David Newman-Toker, MD, PhD, Associate Professor, Departments of Neurology, Ophthalmology, & Otolaryngology, The Johns Hopkins University School of Medicine
With central causes of acute vestibular syndrome, it is not uncommon for the nystagmus to have a gaze-evoked component due to failure of gaze-holding circuits in the cerebellum or brainstem. In such instances, the nystagmus may reverse direction when the patient looks in the direction of the slow phase (Video 2b-direction-changing nystagmus; spontaneous left-beating nystagmus in primary and left gaze with reversal in right gaze in a patient with acute cerebellar infarction). Video 2a/b links to the open-access web site NOVEL (Neuro-Ophthalmology Virtual Education Library).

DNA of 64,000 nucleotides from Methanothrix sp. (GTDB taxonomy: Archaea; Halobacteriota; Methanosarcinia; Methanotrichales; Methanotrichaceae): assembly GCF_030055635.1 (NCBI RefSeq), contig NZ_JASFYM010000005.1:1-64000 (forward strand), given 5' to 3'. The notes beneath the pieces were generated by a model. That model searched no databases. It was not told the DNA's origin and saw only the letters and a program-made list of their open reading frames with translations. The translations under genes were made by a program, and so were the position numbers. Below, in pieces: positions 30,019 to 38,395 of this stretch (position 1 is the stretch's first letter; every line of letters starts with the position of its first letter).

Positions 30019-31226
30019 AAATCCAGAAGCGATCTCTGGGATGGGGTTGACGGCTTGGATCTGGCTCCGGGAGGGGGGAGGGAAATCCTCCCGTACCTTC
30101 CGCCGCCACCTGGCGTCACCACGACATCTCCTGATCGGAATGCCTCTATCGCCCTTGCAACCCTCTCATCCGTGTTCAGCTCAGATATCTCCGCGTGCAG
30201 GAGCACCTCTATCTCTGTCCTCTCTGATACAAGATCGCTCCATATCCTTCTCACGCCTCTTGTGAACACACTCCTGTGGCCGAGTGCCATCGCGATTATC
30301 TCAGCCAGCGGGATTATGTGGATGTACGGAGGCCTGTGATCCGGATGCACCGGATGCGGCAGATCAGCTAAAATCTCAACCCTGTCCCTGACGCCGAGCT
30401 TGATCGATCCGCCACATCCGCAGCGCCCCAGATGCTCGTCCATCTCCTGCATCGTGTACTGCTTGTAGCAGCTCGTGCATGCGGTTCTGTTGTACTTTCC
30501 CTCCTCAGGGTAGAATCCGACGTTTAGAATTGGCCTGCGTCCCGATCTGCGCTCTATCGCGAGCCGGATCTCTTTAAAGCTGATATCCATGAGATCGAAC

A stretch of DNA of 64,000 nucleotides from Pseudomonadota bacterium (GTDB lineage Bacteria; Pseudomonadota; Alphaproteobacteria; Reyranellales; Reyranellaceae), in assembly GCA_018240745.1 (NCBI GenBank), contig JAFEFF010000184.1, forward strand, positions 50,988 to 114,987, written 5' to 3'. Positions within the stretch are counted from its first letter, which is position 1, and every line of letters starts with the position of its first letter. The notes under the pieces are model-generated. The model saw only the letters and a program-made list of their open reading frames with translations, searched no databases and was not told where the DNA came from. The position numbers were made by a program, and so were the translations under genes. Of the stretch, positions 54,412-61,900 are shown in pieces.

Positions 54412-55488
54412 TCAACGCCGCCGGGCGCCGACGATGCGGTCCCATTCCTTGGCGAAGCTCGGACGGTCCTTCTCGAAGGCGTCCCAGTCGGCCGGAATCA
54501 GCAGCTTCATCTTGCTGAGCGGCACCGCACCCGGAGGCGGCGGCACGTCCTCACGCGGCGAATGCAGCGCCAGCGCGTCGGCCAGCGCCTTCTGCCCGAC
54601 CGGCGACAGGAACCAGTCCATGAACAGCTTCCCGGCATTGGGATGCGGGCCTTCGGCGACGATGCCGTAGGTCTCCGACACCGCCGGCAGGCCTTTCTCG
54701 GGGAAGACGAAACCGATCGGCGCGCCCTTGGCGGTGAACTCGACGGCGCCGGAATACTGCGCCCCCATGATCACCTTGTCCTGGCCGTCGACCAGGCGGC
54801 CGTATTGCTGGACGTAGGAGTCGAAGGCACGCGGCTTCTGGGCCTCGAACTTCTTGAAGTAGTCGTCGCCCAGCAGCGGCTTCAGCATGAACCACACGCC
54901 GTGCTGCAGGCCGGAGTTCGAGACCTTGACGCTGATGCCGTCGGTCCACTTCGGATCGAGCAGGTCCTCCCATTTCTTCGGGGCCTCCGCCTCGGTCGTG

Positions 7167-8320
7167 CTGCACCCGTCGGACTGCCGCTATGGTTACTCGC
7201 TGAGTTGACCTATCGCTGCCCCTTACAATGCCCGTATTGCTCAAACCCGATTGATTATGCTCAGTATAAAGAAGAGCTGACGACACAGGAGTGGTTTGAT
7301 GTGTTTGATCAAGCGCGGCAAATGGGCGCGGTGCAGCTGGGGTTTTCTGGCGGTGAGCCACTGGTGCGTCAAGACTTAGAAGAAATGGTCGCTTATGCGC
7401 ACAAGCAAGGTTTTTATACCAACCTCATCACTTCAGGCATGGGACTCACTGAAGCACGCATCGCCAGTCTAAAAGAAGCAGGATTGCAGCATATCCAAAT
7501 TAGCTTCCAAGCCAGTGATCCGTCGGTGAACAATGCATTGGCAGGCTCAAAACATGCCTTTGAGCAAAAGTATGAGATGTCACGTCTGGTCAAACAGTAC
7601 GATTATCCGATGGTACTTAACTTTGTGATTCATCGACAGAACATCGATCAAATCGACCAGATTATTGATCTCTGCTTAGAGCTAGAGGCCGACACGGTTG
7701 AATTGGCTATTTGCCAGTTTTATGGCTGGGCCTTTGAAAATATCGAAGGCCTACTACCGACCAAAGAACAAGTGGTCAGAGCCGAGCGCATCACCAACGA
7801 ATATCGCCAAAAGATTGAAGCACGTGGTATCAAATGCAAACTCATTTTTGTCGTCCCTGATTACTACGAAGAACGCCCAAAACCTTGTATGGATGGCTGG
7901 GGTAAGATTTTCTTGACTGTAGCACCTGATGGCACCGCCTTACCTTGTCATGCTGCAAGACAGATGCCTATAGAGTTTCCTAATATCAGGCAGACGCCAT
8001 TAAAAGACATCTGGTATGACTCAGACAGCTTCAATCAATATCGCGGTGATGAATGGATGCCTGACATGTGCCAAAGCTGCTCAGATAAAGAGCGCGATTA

David Newman-Toker, M.D., Ph.D., Associate Professor Departments of Neurology, Ophthalmology, and Otolaryngology, The Johns Hopkins University School of Medicine
Spencer S. Eccles Health Sciences Library, University of Utah
Relation is Part of
David Newman-Toker Collection; Neuro-Ophthalmology Virtual Education Library: NOVEL